Sophomore Government Tutorial: State and Society in the Modern Age|
|Certificates: International Relations|
This course analyses the core political institutions of Western democracy as they have evolved over the past 200 years. The European model of the nation-state and capitalist economy became something which other countries around the world were forced to emulate or combat.
Political scientists pose the same questions as do philosophers and historians: the relationship between the individual and society, and the conditions under which efficient and just systems of government emerge. Political scientists range over the same historical evidence as the other disciplines, although they tend to spend less time on dead people than do historians. The difference is mainly in method and approach. Political scientists look for systemic explanations, for structural patterns across many cases. Historians revel in the specificity of individual cases and the uniqueness of history, but political scientists feel uncomfortable when forced to deal with specific cases. While philosophers judge empirical reality against abstract principles, political scientists stick with evidence from the material world.
The purpose of this course is to introduce some of the most important ideas and authors on the evolution of the modern state and political movements. Unlike economics, which has a set of very clear and unified theoretical principles, there is no agreement among political scientists about how to analyze these topics. Liberalism is broadly accepted as the only legitimate frame of reference, having fought off the Marxist challenge, but within liberalism there are divergent approaches as to the scope for democracy, the role of the state, and the relative merits of stability and change. Mid-range theories, more exactly approaches, come in and out of fashion. This tutorial introduces you to some of the most influential writers in the political science tradition and the box of tools they have used to tackle these problems.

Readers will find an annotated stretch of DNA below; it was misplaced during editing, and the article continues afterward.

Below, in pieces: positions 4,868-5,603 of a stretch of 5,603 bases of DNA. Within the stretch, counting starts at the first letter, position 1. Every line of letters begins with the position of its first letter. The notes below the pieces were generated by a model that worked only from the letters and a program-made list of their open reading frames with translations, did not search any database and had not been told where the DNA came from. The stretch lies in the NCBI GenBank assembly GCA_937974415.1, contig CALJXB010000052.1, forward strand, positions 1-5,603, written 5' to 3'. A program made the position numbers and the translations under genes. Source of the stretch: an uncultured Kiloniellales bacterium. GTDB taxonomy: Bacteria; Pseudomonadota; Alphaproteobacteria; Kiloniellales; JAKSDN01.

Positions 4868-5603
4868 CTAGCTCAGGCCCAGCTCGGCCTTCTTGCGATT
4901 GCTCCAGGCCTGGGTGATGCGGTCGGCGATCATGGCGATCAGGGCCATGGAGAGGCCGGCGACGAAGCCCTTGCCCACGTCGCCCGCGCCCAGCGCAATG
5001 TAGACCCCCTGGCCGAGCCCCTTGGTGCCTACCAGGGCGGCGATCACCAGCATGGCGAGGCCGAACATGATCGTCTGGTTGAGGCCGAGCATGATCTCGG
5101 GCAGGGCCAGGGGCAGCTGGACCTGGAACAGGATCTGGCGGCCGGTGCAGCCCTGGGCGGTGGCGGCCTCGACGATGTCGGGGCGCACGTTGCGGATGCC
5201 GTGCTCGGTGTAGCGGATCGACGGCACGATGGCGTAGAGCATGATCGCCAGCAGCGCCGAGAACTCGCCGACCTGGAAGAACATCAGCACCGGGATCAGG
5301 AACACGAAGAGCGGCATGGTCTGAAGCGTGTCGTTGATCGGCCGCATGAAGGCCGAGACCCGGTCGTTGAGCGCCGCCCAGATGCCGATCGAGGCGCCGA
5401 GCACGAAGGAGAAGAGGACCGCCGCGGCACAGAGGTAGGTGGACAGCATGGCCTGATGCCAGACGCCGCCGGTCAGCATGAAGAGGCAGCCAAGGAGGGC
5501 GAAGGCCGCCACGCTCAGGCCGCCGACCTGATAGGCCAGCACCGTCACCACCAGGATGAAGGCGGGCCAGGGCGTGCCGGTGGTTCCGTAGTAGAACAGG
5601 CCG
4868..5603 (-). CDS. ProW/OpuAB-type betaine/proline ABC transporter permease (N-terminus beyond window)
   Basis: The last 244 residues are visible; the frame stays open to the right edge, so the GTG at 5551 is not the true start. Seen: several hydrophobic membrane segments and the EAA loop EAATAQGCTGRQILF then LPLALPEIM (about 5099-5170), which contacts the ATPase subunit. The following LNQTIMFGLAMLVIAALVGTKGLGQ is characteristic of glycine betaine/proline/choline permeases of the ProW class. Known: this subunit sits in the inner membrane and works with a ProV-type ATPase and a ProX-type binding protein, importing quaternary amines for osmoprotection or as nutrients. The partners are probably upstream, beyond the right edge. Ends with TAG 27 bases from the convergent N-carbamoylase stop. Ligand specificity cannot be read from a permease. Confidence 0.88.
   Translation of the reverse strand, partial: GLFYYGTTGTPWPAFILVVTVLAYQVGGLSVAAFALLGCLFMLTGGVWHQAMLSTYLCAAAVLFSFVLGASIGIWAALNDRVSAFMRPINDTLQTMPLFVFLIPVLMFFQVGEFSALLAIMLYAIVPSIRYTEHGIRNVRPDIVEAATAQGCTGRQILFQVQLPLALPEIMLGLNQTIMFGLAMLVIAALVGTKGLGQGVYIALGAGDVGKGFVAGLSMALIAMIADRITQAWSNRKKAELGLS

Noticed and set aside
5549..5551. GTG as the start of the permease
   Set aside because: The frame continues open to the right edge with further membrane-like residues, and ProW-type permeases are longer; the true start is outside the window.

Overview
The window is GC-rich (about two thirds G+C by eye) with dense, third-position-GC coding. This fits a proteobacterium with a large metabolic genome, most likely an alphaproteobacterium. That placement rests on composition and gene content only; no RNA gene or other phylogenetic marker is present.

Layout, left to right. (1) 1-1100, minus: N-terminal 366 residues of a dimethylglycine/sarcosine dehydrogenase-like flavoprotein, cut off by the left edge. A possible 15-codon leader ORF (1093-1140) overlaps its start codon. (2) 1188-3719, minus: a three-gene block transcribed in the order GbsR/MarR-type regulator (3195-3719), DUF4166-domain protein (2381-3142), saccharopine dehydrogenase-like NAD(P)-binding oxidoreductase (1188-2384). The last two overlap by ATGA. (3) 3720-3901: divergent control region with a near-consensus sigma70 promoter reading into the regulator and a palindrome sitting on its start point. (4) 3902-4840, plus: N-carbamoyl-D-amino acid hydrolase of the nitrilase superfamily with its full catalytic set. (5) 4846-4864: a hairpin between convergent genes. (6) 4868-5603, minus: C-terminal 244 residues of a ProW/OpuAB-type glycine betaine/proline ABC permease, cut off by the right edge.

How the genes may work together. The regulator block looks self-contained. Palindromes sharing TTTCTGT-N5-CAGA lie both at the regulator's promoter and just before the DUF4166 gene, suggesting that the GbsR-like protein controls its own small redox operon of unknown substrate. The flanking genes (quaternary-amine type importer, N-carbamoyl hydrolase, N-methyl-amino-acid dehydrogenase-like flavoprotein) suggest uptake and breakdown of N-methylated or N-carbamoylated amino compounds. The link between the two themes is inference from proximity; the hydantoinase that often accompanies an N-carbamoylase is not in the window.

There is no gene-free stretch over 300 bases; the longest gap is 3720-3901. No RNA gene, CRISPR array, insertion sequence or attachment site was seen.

||Gen Ed Area Dept:
|Course Format: Discussion||Grading Mode: Credit/Unsatisfactory|
||Fulfills a Major Requirement for: (CIR)(CSS)
||Past Enrollment Probability: Not Available
|SECTION 01 - 1st Trimester|
|Major Readings: Wesleyan RJ Julia Bookstore
All the books mentioned in the syllabus are on reserve in Olin, and all the suggested articles and book chapters are available on the web or on Wesfiles for this course via hyperlinks in the syllabus.
Robert A. Dahl POLYARCHY (1972)
ISBN-13: 978-0300015652 paper $22.
John Dryzek and Patrick Dunleavy, THEORIES OF THE DEMOCRATIC STATE Palgrave 2009.
ISBN-13: 978-0230542877 paper $53
Mancur Olson, THE LOGIC OF COLLECTIVE ACTION
Harvard University Press; Revised edition (1971)
ISBN-13: 978-0674537514 paper $29.09.
Peter Rutland, MYTH OF THE PLAN(Open Court Press, 1985/1990 First edition)
ISBN-13: 978-0812691283 paper $22.95
Charles Tilly, COERCION, CAPITAL AND EUROPEAN STATES
Blackwell Publishing Limited; Reprint edition (1993)
ISBN-13: 978-1557863683 paper $39.59
Alexis de Tocqueville, DEMOCRACY IN AMERICA (Ri! chard Heffner, ed.)
Signet Classics (2010)
ISBN-13: 978-0451531605 paper $6.64
|Examination and Assignments: |
Assignments will consist of weekly essays.
|Instructor(s): Rutland,Peter Times: .....F. 02:00PM-04:00PM; Location: PAC402; |
|Permission of Instructor Required|
Enrollment capacity: 10
|Permission of instructor will be granted during the drop/add period. Students must submit either a ranked or unranked drop/add request for this course.|